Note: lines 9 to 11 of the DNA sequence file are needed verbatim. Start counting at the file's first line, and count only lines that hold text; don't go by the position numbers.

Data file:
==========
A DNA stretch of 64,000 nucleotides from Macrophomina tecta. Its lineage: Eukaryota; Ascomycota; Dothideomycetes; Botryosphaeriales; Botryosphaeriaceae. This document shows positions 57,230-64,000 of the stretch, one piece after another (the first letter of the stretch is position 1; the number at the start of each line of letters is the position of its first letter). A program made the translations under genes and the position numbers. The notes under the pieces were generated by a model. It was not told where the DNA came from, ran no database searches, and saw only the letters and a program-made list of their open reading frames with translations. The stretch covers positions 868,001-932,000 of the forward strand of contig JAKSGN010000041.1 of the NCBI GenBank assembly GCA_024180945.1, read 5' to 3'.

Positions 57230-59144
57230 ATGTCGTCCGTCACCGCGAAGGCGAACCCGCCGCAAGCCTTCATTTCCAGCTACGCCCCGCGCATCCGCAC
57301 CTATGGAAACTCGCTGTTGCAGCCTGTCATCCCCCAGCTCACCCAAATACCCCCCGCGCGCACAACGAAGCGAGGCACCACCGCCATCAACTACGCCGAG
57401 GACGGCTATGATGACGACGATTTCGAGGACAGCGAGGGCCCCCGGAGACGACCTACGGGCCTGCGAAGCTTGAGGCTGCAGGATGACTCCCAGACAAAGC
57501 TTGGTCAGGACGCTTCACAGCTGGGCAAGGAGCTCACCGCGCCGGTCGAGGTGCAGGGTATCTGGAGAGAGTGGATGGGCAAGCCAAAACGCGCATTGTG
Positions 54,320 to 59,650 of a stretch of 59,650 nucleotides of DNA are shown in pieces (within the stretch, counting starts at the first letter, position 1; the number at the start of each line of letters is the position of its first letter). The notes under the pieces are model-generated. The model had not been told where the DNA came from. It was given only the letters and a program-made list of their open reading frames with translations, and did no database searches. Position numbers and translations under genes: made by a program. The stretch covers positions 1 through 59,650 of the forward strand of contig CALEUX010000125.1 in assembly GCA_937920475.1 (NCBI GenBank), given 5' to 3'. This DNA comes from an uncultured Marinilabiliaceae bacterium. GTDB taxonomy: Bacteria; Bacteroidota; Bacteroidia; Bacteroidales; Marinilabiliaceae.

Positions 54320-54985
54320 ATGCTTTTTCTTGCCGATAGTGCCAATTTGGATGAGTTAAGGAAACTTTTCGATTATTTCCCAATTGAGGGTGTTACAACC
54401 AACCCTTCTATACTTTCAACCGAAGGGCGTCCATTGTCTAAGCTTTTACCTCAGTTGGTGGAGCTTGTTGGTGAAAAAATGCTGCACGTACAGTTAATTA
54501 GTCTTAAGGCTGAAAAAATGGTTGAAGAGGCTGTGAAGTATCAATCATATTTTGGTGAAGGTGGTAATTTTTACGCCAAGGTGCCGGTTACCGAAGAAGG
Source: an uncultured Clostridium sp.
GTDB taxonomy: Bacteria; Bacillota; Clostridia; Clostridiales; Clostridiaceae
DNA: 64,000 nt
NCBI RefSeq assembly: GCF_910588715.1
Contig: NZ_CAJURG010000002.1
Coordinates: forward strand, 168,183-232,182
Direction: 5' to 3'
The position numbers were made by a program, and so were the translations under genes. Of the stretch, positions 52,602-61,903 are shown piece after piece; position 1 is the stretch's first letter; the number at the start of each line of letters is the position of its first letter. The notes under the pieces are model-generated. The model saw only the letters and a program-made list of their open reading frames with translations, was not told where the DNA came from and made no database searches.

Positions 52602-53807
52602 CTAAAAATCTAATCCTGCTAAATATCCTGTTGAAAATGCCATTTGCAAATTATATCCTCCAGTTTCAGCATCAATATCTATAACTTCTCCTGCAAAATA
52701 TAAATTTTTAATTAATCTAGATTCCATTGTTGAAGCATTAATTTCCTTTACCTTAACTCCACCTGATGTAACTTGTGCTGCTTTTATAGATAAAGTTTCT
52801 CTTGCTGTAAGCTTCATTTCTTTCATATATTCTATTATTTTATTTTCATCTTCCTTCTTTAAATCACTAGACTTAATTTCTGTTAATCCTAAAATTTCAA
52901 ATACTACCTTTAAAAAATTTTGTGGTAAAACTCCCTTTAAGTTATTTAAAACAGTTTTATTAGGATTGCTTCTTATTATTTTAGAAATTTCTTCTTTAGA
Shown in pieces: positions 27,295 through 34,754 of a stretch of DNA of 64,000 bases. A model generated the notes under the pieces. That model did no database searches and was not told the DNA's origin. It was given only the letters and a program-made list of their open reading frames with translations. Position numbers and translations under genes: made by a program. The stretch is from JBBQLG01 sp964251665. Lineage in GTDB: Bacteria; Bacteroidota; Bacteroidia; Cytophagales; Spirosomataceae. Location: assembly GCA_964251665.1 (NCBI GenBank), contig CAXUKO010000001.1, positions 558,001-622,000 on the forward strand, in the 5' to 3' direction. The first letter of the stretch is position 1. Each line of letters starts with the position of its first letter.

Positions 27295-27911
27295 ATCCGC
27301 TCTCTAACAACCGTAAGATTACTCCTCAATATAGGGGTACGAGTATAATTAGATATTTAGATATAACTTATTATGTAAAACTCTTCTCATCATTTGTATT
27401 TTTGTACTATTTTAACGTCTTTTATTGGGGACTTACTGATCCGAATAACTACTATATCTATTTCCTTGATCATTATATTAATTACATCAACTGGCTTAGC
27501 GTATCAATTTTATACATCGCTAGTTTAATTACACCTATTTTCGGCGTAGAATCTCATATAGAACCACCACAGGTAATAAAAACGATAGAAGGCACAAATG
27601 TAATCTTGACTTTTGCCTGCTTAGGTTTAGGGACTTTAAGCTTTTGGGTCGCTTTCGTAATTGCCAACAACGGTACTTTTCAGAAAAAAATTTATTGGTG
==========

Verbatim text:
54320 ATGCTTTTTCTTGCCGATAGTGCCAATTTGGATGAGTTAAGGAAACTTTTCGATTATTTCCCAATTGAGGGTGTTACAACC
54401 AACCCTTCTATACTTTCAACCGAAGGGCGTCCATTGTCTAAGCTTTTACCTCAGTTGGTGGAGCTTGTTGGTGAAAAAATGCTGCACGTACAGTTAATTA
54501 GTCTTAAGGCTGAAAAAATGGTTGAAGAGGCTGTGAAGTATCAATCATATTTTGGTGAAGGTGGTAATTTTTACGCCAAGGTGCCGGTTACCGAAGAAGG